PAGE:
22.5 About NIS Authentication

22.5.1 About NIS Maps
22.5.2 Configuring an NIS Server
22.5.3 Adding User Accounts to NIS
22.5.4 Enabling NIS Authentication

NIS stores administrative information such as user names, passwords, and host names on a centralized server. Client systems on the network can access this common data. This configuration allows to move from machine to machine without having to remember different passwords and copy data from one machine to another. Storing administrative information centrally, and providing a means of accessing it from networked systems, also ensures the consistency of that data. NIS also reduces the overhead of maintaining administration files such as /etc/passwd on each system.

A network of NIS systems is an NIS domain. Each system within the domain has the same NIS domain name, which is different from a DNS domain name. The DNS domain is used throughout the Internet to refer to a group of systems. an NIS domain is used to identify systems that use files on an NIS server. an NIS domain must have exactly one master server but can have multiple slave servers.

22.5.1 About NIS Maps

The administrative files within an NIS domain are NIS maps, which are dbm-format files that you generate from existing configuration files such as /etc/passwd, /etc/shadow, and /etc/groups. Each map is indexed on one field, and records are retrieved by specifying a value from that field. Some source files such as /etc/passwd have two maps:

passwd.byname

Indexed on user name.

passwd.byuid

Indexed on user ID.

The /var/yp/nicknames file contains a list of commonly used short names for maps such as passwd for passwd.byname and group for group.byname.

You can use the ypcat command to display the contents of an NIS map, for example:

# ypcat - passwd | grep 500
guest:$6$gMIxsr3W$LaAo...6EE6sdsFPI2mdm7/NEm0:500:500::/nethome/guest:/bin/bash
Note

As the ypcat command displays password hashes to any user, this example demonstrates that NIS authentication is inherently insecure against password-hash cracking programs. If you use Kerberos authentication, you can configure password hashes not to appear in NIS maps, although other information that ypcat displays could also be useful to an attacker.

For more information, see the ypcat(1) manual page.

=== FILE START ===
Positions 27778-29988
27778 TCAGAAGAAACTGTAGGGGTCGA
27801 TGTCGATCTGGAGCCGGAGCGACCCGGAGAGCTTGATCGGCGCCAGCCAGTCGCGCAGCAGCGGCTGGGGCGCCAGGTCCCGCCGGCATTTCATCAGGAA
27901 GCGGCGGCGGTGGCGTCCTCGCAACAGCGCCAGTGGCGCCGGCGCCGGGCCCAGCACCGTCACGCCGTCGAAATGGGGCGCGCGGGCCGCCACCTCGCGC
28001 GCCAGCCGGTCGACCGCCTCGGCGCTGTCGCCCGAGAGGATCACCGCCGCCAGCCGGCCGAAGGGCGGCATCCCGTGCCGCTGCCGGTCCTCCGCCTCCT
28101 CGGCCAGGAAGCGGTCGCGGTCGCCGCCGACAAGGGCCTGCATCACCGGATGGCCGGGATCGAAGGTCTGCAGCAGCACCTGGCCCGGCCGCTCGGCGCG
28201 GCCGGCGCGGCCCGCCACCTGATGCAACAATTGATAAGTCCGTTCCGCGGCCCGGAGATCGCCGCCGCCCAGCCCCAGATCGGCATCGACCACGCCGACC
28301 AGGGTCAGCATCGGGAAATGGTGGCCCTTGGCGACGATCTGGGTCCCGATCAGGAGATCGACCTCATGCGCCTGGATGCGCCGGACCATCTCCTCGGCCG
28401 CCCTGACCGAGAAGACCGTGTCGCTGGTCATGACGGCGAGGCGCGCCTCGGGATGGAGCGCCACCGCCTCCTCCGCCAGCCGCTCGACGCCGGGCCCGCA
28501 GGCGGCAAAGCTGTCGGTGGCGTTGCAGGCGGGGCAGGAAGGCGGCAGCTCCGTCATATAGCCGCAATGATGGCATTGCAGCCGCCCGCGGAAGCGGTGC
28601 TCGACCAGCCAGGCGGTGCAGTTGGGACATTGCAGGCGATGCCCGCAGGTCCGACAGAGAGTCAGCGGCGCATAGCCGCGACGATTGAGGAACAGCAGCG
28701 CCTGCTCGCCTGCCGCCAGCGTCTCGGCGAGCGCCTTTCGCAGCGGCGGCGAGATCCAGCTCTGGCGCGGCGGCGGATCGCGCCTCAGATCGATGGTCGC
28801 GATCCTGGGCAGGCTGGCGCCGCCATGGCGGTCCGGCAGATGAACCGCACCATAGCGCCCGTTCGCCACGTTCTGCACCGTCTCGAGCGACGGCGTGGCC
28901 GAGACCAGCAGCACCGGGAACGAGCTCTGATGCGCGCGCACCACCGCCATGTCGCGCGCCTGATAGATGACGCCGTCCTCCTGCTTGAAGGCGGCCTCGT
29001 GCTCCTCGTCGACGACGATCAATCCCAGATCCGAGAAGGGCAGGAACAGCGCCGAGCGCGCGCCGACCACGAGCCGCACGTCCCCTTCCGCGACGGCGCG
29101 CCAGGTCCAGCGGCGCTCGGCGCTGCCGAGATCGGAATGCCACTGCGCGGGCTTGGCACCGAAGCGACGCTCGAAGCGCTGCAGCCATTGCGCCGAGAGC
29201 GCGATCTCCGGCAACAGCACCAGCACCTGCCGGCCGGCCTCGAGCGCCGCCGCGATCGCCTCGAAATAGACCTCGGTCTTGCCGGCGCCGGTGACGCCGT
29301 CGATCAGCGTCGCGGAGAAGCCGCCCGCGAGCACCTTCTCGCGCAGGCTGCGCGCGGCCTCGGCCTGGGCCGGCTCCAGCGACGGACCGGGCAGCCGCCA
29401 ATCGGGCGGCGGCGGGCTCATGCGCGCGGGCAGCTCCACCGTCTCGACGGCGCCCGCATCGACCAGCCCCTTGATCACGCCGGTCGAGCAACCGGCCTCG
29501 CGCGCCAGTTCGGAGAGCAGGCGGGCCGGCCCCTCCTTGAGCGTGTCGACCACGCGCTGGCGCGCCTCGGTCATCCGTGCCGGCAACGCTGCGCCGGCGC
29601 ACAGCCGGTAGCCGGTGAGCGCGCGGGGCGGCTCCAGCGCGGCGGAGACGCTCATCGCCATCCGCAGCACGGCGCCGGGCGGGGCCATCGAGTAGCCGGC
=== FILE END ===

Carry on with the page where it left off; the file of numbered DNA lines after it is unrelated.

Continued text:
22.5.2 Configuring an NIS Server

NIS master servers act as a central, authoritative repository for NIS information. NIS slave servers act as mirrors of this information. There must be only one NIS master server in an NIS domain. The number of NIS slave servers is optional, but creating at least one slave server provides a degree of redundancy should the master server be unavailable.

To configure an NIS master or slave server:

  1. Install the ypserv package:

    # yum install ypserv 
  2. Edit /etc/sysconfig/network and add an entry to define the NIS domain, for example:

    NISDOMAIN=mynisdom
  3. Edit /etc/ypserv.conf to configure NIS options and to add rules for which hosts and domains can access which NIS maps.

    For example, the following entries allow access only to NIS clients in the mynisdom domain on the 192.168.1 subnet:

    192.168.1.0/24: mynisdom : * : none
    * : * : * : deny

    For more information, see the ypserv.conf(5) manual page and the comments in /etc/ypserv.conf.

  4. Create the file /var/yp/securenets and add entries for the networks for which the server should respond to requests, for example:

    # cat > /var/yp/securenets <<!
    255.255.255.255 127.0.0.1
    255.255.255.0   192.168.1.0
    !
    # cat /var/yp/securenets 
    255.255.255.255 127.0.0.1
    255.255.255.0   192.168.1.0

    In this example, the server accepts requests from the local loopback interface and the 192.168.1 subnet.

  5. Edit /var/yp/Makefile:

    1. Set any required map options and specify which NIS maps to create using the all target, for example:

      all:
      passwd group auto.home
      # hosts rpc services netid protocols mail \
      # netgrp shadow publickey networks ethers bootparams printcap \
      # amd.home auto.local. passwd.adjunct \
      # timezone locale netmasks

      This example allows NIS to create maps for the /etc/passwd, /etc/group, and /etc/auto.home files. By default, the information from the /etc/shadow file is merged with the passwd maps, and the information from the /etc/gshadow file is merged with the group maps.